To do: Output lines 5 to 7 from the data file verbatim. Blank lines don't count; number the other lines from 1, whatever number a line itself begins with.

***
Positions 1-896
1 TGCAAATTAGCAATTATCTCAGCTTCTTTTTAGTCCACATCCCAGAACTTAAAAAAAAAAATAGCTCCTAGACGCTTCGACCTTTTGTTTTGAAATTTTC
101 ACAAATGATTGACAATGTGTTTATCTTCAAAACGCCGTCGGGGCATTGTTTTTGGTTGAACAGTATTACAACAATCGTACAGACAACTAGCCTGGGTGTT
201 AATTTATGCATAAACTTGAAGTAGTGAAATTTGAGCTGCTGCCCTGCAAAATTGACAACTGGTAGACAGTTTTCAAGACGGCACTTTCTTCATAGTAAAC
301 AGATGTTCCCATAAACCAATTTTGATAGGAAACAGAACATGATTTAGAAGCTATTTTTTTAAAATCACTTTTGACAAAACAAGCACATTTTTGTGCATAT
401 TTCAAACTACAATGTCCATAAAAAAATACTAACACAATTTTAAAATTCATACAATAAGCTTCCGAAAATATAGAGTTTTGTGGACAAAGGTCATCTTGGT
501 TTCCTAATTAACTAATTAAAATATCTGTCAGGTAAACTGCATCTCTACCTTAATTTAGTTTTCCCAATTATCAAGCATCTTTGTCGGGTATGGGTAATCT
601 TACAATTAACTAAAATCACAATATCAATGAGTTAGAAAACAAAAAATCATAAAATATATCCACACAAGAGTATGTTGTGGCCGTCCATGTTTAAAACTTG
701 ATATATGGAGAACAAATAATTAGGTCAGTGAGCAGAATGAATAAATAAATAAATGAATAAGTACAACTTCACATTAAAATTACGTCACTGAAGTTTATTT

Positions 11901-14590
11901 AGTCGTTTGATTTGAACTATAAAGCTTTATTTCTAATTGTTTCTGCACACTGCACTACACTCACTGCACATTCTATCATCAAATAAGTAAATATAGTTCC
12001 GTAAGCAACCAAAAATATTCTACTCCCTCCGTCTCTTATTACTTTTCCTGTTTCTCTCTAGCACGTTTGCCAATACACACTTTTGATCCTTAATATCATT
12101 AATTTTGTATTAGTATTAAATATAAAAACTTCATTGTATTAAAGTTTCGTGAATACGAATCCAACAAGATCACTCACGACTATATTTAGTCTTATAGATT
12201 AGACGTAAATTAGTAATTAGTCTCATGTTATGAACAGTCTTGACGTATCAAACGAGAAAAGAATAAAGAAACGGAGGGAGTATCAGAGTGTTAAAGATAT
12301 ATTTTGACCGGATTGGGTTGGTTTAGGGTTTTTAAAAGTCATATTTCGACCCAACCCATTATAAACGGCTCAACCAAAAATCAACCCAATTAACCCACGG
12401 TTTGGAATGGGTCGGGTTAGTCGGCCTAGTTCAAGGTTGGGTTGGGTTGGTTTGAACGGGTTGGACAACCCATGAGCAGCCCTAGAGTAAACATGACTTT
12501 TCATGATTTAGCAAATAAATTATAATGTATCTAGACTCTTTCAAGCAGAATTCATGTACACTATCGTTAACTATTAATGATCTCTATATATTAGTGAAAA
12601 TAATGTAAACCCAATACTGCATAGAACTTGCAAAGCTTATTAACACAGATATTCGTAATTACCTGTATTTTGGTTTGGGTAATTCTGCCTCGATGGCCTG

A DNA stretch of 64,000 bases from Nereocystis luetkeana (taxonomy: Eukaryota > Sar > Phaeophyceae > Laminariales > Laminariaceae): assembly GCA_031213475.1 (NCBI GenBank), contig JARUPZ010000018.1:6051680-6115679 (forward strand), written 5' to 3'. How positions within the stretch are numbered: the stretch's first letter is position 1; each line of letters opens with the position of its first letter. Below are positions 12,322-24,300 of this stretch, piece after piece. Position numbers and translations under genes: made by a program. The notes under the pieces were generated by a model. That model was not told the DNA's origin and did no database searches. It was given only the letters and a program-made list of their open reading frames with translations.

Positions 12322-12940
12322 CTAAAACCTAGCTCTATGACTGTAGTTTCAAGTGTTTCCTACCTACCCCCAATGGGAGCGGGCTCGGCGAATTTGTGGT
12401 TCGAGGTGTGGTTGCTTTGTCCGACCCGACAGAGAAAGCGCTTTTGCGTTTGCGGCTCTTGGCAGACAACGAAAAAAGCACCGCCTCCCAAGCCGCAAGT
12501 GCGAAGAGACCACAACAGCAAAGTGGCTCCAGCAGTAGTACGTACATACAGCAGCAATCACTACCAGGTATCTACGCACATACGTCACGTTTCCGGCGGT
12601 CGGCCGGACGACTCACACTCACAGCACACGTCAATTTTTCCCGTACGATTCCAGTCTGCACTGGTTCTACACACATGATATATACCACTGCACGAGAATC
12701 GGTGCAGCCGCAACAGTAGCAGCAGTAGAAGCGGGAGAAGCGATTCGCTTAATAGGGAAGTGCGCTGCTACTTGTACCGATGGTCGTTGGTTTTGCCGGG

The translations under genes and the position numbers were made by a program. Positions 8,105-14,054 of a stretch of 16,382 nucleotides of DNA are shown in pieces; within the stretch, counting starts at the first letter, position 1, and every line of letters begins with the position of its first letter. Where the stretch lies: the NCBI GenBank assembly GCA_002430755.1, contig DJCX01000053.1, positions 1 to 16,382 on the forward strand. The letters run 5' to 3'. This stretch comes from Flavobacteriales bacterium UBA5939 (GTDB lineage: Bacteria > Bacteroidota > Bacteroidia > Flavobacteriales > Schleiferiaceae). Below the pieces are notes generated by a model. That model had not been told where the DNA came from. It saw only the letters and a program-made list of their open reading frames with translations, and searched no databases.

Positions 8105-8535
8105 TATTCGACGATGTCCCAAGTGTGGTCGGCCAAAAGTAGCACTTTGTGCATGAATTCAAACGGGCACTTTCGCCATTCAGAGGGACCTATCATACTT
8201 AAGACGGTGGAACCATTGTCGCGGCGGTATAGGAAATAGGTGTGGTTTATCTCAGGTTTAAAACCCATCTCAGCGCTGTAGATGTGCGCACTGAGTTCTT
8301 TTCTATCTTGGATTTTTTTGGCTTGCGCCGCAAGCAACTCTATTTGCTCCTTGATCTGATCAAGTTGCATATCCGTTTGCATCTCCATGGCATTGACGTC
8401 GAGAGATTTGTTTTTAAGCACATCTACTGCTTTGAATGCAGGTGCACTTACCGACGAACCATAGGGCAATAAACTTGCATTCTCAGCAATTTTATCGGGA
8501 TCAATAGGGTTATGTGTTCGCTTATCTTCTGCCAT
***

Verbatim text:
301 AGATGTTCCCATAAACCAATTTTGATAGGAAACAGAACATGATTTAGAAGCTATTTTTTTAAAATCACTTTTGACAAAACAAGCACATTTTTGTGCATAT
401 TTCAAACTACAATGTCCATAAAAAAATACTAACACAATTTTAAAATTCATACAATAAGCTTCCGAAAATATAGAGTTTTGTGGACAAAGGTCATCTTGGT
501 TTCCTAATTAACTAATTAAAATATCTGTCAGGTAAACTGCATCTCTACCTTAATTTAGTTTTCCCAATTATCAAGCATCTTTGTCGGGTATGGGTAATCT